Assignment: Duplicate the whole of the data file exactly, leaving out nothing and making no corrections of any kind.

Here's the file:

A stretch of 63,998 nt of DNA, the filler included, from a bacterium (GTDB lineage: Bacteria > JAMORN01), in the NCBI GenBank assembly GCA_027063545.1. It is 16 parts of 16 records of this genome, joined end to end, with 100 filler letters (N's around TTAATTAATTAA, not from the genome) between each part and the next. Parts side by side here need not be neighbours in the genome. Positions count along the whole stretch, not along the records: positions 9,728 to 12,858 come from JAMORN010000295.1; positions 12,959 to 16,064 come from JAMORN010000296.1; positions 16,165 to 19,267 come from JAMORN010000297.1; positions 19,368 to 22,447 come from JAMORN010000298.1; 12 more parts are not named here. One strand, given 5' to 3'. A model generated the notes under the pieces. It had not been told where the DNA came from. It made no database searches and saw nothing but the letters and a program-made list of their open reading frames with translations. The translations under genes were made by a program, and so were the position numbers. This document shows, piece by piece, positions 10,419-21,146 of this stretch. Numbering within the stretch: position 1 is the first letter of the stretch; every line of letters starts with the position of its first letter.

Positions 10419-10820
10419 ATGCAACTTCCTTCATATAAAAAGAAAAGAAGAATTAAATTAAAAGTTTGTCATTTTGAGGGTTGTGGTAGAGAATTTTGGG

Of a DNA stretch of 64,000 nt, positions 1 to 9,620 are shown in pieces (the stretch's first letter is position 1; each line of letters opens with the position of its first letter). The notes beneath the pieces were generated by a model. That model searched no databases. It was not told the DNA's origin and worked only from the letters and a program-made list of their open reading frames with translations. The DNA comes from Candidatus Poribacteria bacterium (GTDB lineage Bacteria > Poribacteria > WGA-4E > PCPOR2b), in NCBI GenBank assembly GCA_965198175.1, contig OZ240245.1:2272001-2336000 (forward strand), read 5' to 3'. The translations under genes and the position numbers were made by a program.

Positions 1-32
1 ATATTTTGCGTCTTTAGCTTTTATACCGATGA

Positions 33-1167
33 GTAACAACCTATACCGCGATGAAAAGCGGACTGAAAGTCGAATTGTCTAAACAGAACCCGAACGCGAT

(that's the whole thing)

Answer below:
A stretch of 63,998 nt of DNA, the filler included, from a bacterium (GTDB lineage: Bacteria > JAMORN01), in the NCBI GenBank assembly GCA_027063545.1. It is 16 parts of 16 records of this genome, joined end to end, with 100 filler letters (N's around TTAATTAATTAA, not from the genome) between each part and the next. Parts side by side here need not be neighbours in the genome. Positions count along the whole stretch, not along the records: positions 9,728 to 12,858 come from JAMORN010000295.1; positions 12,959 to 16,064 come from JAMORN010000296.1; positions 16,165 to 19,267 come from JAMORN010000297.1; positions 19,368 to 22,447 come from JAMORN010000298.1; 12 more parts are not named here. One strand, given 5' to 3'. A model generated the notes under the pieces. It had not been told where the DNA came from. It made no database searches and saw nothing but the letters and a program-made list of their open reading frames with translations. The translations under genes were made by a program, and so were the position numbers. This document shows, piece by piece, positions 10,419-21,146 of this stretch. Numbering within the stretch: position 1 is the first letter of the stretch; every line of letters starts with the position of its first letter.

Positions 10419-10820
10419 ATGCAACTTCCTTCATATAAAAAGAAAAGAAGAATTAAATTAAAAGTTTGTCATTTTGAGGGTTGTGGTAGAGAATTTTGGG

Of a DNA stretch of 64,000 nt, positions 1 to 9,620 are shown in pieces (the stretch's first letter is position 1; each line of letters opens with the position of its first letter). The notes beneath the pieces were generated by a model. That model searched no databases. It was not told the DNA's origin and worked only from the letters and a program-made list of their open reading frames with translations. The DNA comes from Candidatus Poribacteria bacterium (GTDB lineage Bacteria > Poribacteria > WGA-4E > PCPOR2b), in NCBI GenBank assembly GCA_965198175.1, contig OZ240245.1:2272001-2336000 (forward strand), read 5' to 3'. The translations under genes and the position numbers were made by a program.

Positions 1-32
1 ATATTTTGCGTCTTTAGCTTTTATACCGATGA

Positions 33-1167
33 GTAACAACCTATACCGCGATGAAAAGCGGACTGAAAGTCGAATTGTCTAAACAGAACCCGAACGCGAT